ISBN 9781990922602
Pages 58
Dimensions 210 x 148mm
Published 2022
Publisher Botsotso Publishing , South Africa
Format Paperback

A History of Disappearance

by Sarah Lubala

Sarah Lubala’s debut collection of poetry, A History of Disappearance, centres on the experiences of those living on the margins, particularly girls and women. The opening poem, “6 Errant Thoughts on Being a Refugee,” for which Lubala was shortlisted for the prestigious Gerald Kraak Award, sets the tone for this important collection.

The 56 poems span themes such as forced migration, gender-violence, xenophobia, race, mental illness, love, and belonging. The notion of disappearance runs like a thread through each of them, not only as an event, but, as Lubala describes it in an interview with OkayAfrica, also “as a structure of experience.” Lubala writes in taut, bare sentences, potent in their lyrical beauty. Every word is exact and necessary, none are superfluous. Many of her poems read like prayers, and indeed this is a word that returns again and again in the collection. In spite of the adversity her speakers face, they refuse to remain silent. Each of their voices shines through the language, loud with resistance. Her poems navigate the pain of displacement, loss, absence, and grief with empathy and care.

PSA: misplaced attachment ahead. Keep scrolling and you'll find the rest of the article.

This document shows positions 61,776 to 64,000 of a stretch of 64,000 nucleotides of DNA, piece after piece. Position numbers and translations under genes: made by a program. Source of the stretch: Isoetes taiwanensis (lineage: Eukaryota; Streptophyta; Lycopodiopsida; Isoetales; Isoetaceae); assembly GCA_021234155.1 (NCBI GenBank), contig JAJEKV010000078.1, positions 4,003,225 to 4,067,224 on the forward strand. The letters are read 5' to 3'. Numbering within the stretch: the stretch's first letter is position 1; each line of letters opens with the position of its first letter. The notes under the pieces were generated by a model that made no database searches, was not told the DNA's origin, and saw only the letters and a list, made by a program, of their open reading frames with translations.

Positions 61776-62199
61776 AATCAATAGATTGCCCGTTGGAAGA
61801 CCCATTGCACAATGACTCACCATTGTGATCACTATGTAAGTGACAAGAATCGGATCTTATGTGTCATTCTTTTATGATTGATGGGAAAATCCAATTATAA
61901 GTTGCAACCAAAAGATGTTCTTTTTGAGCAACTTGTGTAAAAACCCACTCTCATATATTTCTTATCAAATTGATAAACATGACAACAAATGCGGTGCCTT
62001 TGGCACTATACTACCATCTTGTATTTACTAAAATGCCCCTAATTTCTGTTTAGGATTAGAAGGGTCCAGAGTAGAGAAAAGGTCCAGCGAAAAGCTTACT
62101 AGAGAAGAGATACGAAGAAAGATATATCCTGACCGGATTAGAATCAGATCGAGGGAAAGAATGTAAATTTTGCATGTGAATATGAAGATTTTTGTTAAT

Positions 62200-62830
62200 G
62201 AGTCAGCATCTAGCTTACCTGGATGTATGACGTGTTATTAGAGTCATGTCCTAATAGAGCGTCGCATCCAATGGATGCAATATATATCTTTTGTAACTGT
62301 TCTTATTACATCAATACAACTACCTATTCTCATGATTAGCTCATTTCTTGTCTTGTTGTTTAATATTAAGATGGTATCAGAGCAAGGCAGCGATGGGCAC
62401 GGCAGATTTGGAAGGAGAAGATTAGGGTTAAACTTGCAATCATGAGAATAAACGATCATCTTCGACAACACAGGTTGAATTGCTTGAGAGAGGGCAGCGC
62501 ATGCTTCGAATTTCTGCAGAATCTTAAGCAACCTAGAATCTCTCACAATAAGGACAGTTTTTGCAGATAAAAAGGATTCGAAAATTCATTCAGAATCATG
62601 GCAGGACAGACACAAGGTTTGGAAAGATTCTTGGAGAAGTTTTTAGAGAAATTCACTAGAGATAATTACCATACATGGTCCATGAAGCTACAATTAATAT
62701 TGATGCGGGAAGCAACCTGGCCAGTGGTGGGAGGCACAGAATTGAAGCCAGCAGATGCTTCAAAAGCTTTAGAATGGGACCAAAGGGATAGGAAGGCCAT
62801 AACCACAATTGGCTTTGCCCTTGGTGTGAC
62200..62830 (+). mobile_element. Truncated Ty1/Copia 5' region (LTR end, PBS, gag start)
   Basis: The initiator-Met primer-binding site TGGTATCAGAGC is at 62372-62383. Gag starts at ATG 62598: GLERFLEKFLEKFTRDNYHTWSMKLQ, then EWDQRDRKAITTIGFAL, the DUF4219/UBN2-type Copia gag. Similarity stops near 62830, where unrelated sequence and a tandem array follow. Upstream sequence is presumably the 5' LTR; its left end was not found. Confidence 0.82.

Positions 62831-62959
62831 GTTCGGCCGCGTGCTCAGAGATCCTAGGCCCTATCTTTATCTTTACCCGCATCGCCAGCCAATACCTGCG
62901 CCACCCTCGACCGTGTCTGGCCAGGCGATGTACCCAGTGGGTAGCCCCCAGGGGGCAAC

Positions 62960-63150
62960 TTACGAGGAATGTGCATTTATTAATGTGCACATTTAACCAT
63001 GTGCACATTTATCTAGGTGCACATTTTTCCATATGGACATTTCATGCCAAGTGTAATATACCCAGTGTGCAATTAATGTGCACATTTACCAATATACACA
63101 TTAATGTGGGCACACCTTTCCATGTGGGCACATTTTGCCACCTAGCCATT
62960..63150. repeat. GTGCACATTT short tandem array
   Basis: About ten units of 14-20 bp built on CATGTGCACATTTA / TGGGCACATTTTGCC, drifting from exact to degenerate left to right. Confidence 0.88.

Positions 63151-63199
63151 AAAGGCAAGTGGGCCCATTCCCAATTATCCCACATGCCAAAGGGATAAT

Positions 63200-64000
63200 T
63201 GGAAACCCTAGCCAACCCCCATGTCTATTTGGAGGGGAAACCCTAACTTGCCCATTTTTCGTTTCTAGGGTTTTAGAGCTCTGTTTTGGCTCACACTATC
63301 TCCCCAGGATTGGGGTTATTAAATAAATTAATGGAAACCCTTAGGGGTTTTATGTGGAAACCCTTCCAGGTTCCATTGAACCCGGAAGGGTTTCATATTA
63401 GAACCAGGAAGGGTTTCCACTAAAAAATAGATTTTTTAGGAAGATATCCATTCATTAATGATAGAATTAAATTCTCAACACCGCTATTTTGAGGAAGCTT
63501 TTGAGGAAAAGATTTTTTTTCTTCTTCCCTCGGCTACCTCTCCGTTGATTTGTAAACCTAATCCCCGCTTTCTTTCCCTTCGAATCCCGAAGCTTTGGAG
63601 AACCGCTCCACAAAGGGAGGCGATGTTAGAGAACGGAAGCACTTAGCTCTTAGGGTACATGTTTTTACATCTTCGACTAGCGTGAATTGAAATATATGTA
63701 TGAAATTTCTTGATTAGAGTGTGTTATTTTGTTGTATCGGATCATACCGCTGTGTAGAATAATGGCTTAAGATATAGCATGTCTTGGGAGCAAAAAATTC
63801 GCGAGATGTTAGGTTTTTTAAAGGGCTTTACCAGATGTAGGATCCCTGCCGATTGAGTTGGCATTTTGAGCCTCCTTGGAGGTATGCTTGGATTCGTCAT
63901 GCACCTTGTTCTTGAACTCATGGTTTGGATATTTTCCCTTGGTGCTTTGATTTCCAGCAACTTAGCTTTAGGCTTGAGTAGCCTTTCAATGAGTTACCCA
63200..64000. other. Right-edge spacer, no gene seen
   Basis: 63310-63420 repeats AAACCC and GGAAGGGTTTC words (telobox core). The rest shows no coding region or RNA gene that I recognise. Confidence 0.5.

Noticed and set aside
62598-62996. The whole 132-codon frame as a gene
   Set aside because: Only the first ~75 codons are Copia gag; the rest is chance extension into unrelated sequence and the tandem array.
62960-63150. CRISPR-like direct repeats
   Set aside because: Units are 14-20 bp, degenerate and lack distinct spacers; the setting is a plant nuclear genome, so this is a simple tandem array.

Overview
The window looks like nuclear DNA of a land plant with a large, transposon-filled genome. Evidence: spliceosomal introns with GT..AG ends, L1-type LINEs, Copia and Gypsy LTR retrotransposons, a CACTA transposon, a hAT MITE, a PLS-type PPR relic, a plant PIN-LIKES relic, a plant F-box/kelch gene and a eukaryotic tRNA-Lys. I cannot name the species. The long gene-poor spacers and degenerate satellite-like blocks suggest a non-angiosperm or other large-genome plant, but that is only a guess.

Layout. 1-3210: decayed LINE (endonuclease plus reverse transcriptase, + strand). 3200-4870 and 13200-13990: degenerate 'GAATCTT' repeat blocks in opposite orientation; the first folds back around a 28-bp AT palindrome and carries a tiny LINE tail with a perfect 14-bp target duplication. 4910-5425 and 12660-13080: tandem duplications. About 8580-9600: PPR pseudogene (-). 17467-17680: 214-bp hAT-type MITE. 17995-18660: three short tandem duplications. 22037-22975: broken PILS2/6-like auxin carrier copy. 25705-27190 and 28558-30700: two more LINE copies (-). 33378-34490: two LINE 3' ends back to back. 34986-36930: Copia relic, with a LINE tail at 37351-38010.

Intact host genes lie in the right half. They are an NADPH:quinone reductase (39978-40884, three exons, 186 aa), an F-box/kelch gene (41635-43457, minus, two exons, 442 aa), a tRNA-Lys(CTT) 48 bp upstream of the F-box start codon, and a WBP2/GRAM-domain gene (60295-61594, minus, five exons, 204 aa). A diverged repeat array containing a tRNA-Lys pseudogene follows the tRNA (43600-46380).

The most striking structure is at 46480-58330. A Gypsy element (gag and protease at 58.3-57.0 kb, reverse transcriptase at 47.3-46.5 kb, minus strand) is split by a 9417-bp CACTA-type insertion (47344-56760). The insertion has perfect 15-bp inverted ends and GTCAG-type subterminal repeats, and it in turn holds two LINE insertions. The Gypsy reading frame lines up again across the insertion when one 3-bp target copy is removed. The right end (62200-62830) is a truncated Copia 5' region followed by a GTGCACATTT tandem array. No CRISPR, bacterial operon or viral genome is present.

Lublala has said of her work that she hopes to expand the “moral imagination” of her readers. She achieves just this, confronting the reader with the human face, obliging us to look and imagine beyond the margins of our own experience.

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Reviews

"what more would you want from a collection? It shines in its mystery; and it haunts your thoughts."

Kris Van der Bijl

"These poems are not about resolution, but about making a path through spaces of mourning. It is a collection to travel with, a soundtrack to the loop of losing and finding oneself."

Shari Daya

About the Author

Sarah Lubala

Sarah Lubala is a Congolese-born poet. Her family fled the Democratic Republic of Congo two decades ago admidst political unrest as militant factions tried to overthrow the dictator Mobutu Sese Seko. Her family relocated first to Cape Town, South Africa, then Abidjan - the capital of the Ivory Coast - before returning to South Africa and settling in Johannesburg. She has since spent her life in various parts of Africa, Asia and Europe and believes herself to be from here, there, everywhere and nowhere. She currently lives in Johannesburg with her husband and cat. Sarah has been twice shortlisted for the Gerald Kraak Award, and once for The Brittle Paper Poetry Award as well as longlisted for the Sol Plaatje EU Poetry Award. She is also the winner of the Castello Di Duino XIV prize.

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